Physically, there is no doubt that when you eliminate grains and animal products, your body isn’t using as much energy in the food/digestion area which releases it to execute more exciting uses of energy. I will be dabbling more into different food choices and detox strategies later this year that I will write about and keep you informed on, but for now, I just want to encourage you on the power of habit. The Daniel Fast is much more spiritual for us than it is physical, but you can’t separate the two. Some of my food detox journeys and research undertakings have little spiritual focus. They are just me pursuing the best physical and mental me I can be, but without a doubt, every time I’m my best physically and mentally, I’m also my best spiritually. It is a circle.

We ended our 21 days at the end of last week, and yet when faced with what to eat for lunch today, my mind only gave me the options that were “Daniel” approved. It was like I had forgotten that my typical egg sandwich was even an option or that pretzels weren’t “forbidden” foods. Am I cured from my cravings? I doubt it. When my mileage amps up the closer to the marathon we get, you better believe I’ll be elbow deep in all natural ice cream and other treats, but for now my new and reset habit system will allow me to further my health goals with little to no effort on my part.

Because I’ve been making good choices, good choices have become automatic. One decision for a cheeseburger won’t derail my life, because my habits are set. One busy day will not keep me from a life of bible reading and devotions because my  habits are set. There will be occasional steps out of the healthy habit train and that is fine with me. I’m in this for life. I’m not an ethical vegan or vegetarian and I have no known food allergies, therefore I have no real deep and meaningful reason to “deprive” myself.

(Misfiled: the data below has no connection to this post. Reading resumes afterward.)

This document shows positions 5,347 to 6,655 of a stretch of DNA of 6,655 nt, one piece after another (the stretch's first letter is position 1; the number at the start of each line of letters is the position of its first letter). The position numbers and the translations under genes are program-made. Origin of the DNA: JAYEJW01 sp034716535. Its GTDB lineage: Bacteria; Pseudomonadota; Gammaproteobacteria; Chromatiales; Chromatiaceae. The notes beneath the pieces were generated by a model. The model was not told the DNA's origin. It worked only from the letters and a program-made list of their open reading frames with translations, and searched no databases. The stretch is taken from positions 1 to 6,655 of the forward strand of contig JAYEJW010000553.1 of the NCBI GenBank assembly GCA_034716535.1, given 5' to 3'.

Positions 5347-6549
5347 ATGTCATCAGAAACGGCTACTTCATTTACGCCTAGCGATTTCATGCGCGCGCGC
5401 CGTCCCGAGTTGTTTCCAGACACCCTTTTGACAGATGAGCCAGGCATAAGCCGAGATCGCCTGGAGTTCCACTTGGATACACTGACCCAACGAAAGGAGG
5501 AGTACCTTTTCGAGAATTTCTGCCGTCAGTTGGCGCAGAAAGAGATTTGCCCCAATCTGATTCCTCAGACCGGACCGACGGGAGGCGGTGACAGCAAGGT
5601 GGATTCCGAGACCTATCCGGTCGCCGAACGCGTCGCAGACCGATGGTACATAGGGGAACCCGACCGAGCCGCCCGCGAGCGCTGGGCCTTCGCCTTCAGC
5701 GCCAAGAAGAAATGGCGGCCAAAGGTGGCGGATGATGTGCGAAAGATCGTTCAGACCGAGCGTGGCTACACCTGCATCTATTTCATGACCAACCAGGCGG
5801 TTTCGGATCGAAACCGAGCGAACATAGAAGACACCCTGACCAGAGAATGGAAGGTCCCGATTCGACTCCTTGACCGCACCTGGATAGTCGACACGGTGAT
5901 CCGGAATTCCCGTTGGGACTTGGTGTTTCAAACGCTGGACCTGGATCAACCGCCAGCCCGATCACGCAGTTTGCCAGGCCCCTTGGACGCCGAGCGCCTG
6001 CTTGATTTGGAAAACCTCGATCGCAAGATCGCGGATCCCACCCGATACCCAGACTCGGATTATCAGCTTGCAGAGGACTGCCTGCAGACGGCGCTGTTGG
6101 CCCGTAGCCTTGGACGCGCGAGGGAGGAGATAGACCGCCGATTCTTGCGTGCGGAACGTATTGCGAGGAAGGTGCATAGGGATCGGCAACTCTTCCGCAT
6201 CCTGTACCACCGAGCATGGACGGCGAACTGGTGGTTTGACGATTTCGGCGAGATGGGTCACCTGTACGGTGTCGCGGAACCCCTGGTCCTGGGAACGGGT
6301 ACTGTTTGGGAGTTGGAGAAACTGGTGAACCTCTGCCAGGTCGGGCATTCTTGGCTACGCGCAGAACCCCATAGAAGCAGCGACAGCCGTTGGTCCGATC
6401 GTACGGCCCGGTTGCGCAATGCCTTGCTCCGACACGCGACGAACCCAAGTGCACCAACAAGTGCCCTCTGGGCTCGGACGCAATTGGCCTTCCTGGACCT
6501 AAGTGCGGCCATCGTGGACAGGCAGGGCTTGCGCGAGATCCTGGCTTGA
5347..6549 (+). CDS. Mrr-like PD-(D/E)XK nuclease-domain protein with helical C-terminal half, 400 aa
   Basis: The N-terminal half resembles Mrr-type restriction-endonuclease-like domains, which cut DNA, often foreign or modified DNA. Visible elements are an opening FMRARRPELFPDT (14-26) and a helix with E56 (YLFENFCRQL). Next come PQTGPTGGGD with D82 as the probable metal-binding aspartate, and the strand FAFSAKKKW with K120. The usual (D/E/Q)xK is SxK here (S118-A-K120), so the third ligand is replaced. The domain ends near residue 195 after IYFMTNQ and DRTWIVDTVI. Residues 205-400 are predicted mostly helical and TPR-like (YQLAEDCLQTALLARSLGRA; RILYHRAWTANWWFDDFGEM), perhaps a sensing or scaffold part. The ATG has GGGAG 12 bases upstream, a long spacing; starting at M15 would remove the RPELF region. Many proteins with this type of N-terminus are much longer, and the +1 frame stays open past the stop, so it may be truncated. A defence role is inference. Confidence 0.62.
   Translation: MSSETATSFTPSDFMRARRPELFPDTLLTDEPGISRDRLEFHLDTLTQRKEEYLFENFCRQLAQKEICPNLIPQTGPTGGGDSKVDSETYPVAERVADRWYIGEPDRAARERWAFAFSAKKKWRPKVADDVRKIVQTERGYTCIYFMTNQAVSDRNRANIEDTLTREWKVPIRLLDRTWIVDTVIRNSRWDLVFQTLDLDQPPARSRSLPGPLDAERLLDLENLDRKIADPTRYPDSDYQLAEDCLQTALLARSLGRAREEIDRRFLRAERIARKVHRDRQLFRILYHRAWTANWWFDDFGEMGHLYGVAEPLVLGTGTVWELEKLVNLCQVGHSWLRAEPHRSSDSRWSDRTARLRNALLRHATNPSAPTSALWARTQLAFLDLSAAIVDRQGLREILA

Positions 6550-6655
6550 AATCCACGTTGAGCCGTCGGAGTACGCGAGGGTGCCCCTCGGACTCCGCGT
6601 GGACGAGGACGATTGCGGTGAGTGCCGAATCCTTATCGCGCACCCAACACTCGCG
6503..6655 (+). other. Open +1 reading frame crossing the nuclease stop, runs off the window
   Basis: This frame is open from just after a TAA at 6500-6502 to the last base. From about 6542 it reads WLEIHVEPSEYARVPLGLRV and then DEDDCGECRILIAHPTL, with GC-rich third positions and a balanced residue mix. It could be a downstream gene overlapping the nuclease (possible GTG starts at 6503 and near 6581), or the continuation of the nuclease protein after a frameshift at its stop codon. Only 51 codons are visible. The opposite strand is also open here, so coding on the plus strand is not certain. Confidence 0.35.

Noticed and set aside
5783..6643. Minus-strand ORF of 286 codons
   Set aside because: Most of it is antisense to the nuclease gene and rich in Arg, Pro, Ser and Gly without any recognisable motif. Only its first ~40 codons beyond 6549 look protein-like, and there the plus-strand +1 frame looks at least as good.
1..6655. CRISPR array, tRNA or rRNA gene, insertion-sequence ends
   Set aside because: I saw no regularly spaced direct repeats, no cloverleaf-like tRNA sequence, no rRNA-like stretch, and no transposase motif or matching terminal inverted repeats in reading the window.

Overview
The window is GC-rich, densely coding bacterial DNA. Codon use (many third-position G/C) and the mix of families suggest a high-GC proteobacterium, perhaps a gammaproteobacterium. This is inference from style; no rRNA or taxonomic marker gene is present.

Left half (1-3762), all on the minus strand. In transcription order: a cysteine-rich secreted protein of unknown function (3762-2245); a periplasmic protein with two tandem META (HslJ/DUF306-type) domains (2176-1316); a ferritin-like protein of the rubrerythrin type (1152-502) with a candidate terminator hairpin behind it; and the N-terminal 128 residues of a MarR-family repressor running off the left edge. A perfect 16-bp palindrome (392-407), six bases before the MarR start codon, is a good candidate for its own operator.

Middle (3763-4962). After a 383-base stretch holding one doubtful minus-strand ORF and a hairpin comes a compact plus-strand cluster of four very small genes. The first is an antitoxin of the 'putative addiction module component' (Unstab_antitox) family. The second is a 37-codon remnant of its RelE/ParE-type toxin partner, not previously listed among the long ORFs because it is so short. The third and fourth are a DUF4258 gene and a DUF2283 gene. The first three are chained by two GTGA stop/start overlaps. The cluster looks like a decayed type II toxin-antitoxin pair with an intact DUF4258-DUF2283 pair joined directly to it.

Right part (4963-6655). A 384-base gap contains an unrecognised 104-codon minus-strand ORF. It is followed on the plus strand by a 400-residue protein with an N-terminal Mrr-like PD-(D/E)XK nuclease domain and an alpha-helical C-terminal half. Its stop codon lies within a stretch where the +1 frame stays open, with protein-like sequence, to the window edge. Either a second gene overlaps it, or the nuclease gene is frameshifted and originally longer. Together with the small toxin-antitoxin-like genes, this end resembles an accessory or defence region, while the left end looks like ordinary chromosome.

The cool thing about habits is that once the correct ones are cemented, you don’t feel deprived, ever. Habit makes the automatic wise choice for you 96% of the time and that makes it possible to be “bad” the other times. See, there is no black and white. Gray is where the party is at, but your brain and body won’t let you “party” too much because it will desire to return to its setpoint or habit structure.

God created us for far more than we give ourselves credit for. We are generally so busy fighting our human nature with its impulses and temptations that we forget to lean into the momentum that God has stored up for us. God created our brains and bodies to embrace habit and instead of utilizing this amazing computer program he downloaded into us, we are constantly trying to uninstall the very thing that could take us to the next level.  We stop celebrating how far we’ve come and start seeing how far we have to go.

We label segments of our life into categories:

  • Black and white. Good and bad. Wrong and right. Cold and hot. Pessimism and optimism.

Could it be that many things we weigh ourselves down with mentally, physically, and spiritually were never meant to be categorized? Could it be that we have never embraced gray areas?

We stunt ourselves by not embracing the gray areas. There really is no good or bad. Something is better than nothing. Take it step by step. The reason this lifestyle change has stuck is because I approached it with the lens of legacy and the long journey.